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Ron Paul shakes hands with supporters after speaking during his Rally for the Republic in Minneapolis, Minnesota, in 2008. The protest convention was held on day two of the Republican National Convention, which took place in nearby St. Paul. (Keith Bedford/Bloomberg via Getty Images)

In October of 2007, the race for the White House was heating up, and a debate among Republican candidates had just taken place. Shortly after, 162 million unsolicited emails were sent out promoting one candidate: Ron Paul. The subject lines included such lauding pronouncements as “Ron Paul wins GOP Debate!” and “Ron Paul Stops Iraq War!” The messages were made to look as if they had been sent from real people, but they were actually sent from a botnet based in Ukraine. …


‘Hey Anita’ was the ‘Hey Alexa’ of the 1990s

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For dumb-phone users in the late 1990s, voice portals filled the gap between mobile tech and the world wide web. (Ulrich Baumgarten via Getty Images)

Voice-controlled assistants are big right now. Apple, Samsung, Microsoft Google, and Amazon all have their respective offerings. Voice is seen as a new computing frontier, the next big thing everyone wants in on, but today’s offerings are not as new as they seem.

Nearly two decades ago, in 1998, Visa, Motorola, and others joined forces with Nuance Communications to create a standard for voice recognition, claiming that “telephone access will break down the last barrier remaining between the mass of consumers and the Internet.” …


The game we associate with geniuses today was once seen as a waste of time

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This article is based on on Episode 7 of the Pessimists Archive Podcast

A new form of entertainment emerged, a viral sensation accessible to the masses, a hit app made of atoms not bits. Some called it a distraction from more serious ends, others said it was anti-social and even blasphemous. Its name? Shatranj, the game we know today as chess.

Chess is endowed with the kind of unquestioned reverence reserved for those things that have been around for millennia. If a child plays chess for hours on end, they’re treated as clever and intellectual. The same could not be said for a computer game. Why? Because what is old is familiar, and what is familiar isn’t a threat. But chess wasn’t always familiar—it was once strange and new. …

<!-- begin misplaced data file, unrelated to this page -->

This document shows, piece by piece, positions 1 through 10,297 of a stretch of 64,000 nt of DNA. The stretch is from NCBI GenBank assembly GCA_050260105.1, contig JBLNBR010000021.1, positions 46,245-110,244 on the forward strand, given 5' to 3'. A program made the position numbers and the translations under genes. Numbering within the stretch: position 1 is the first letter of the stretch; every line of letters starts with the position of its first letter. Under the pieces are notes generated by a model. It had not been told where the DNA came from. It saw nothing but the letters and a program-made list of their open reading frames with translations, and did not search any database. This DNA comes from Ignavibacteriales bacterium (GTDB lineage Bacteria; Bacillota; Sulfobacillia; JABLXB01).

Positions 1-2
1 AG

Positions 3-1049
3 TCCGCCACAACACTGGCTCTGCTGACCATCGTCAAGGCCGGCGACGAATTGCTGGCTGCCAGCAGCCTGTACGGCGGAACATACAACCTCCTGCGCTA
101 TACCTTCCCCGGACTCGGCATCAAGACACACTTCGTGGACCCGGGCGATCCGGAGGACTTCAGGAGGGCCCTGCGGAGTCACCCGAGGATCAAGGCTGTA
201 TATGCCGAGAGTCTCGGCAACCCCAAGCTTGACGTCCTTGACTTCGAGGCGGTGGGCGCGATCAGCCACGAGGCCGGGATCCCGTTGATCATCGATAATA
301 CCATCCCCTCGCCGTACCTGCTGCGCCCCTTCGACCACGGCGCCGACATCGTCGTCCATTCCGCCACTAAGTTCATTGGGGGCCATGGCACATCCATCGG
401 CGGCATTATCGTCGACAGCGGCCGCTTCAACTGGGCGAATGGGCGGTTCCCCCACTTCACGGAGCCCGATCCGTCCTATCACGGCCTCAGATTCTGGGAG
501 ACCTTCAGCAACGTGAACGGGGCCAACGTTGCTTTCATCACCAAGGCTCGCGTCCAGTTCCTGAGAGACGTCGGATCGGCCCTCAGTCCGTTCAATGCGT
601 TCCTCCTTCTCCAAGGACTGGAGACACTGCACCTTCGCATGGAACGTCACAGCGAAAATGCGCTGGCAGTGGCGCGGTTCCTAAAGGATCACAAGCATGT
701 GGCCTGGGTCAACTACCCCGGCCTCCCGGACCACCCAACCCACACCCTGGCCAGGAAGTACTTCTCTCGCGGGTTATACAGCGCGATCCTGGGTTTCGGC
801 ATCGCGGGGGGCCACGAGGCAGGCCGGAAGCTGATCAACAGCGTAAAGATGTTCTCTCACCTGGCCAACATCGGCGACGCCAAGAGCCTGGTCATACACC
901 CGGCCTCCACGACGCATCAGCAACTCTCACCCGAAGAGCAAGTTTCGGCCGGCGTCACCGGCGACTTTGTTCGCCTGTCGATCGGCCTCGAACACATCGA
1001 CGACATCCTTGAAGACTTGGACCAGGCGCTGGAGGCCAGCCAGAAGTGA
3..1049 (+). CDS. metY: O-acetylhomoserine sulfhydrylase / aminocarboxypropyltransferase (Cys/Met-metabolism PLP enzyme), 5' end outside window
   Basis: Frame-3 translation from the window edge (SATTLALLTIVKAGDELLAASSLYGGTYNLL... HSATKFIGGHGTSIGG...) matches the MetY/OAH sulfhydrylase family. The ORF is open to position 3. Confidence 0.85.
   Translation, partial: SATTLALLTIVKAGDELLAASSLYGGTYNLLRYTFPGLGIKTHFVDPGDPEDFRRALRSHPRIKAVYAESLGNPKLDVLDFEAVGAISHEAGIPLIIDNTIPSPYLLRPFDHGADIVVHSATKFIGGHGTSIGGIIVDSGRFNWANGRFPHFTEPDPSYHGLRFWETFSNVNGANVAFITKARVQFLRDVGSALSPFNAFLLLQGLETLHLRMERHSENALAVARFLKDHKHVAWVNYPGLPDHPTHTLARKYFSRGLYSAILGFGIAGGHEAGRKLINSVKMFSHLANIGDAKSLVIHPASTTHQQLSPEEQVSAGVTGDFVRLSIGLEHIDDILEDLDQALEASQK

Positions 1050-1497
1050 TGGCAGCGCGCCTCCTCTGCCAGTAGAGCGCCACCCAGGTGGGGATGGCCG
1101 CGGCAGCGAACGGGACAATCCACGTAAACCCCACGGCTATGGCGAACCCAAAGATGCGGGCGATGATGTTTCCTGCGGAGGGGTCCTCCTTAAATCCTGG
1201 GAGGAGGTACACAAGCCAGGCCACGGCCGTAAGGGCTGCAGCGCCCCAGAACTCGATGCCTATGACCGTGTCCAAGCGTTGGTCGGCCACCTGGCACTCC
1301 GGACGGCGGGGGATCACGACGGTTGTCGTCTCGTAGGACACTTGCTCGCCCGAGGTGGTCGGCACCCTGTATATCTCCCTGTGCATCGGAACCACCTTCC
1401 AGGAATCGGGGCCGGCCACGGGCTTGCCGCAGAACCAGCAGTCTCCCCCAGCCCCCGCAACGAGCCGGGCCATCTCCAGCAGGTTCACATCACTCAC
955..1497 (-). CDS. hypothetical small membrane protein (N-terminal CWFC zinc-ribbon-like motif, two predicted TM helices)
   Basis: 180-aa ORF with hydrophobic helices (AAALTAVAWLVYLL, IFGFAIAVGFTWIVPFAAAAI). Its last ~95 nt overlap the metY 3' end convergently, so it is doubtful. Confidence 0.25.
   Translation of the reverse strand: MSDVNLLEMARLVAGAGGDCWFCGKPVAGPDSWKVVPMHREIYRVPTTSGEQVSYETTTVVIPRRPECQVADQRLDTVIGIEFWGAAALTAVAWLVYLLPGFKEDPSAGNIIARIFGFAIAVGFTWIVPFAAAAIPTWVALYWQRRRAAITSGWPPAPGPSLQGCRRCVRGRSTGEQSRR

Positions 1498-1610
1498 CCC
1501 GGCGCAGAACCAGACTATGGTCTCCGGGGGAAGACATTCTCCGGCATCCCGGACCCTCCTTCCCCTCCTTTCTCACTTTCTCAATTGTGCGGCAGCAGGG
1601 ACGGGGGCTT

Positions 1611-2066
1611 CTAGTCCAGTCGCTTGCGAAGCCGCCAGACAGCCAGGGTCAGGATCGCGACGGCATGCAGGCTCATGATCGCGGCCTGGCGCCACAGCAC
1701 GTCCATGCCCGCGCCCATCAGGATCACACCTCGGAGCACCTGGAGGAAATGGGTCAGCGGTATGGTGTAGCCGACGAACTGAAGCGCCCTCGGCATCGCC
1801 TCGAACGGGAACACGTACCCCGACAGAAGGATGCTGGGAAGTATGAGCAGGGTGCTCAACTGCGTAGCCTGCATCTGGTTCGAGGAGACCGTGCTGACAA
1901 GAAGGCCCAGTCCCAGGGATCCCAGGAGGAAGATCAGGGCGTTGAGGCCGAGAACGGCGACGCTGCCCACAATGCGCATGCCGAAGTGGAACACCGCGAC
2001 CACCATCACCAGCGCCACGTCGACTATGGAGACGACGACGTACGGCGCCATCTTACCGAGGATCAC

Mental illness, Bad Morals and Heart Attacks

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A Victor bicycles advertisement from 1896 features a woman gazing after another woman riding a bicycle. (Will Bradley/Library of Congress)

The year was 1890, and a bicycle boom was underway. Its cause? The safety bicycle, a cheaper, more practical two-wheeled vehicle. This new design didn’t have the impractically big wheel of a penny farthing from the 1880s, or the bumpiness of a metal wheeled peddle-less hobby horse of the 1860s.

The safety bicycle was a huge hit, and sales skyrocketed—which led some to worry they were causing insanity. …


The Missing Factor in Online Learning

Online learning, it was supposed to be the future. MOOCs would disrupt the educational order, but they didn’t, why? The mainstream conclusion is that nothing can replace the magic and motivational factor of campus life. Silicon valley and the internet was no match for the ancient, timeless institutions of higher education. I reject this conclusion.

We mistook the motivational factor of a credential, for the motivational factor of campus life. We saw 4% completion rates of MOOCs and assumed the campus was the crucial missing element, not the credential. In turn we abandoned the pursuit of lower marginal cost credentials. Now lost is the notion of reducing that high marginal cost, which is assumed inevitable and continues to go unquesitoned. …

About

Louis Anslow

Solutionist • Promethean • Designer • Inventing…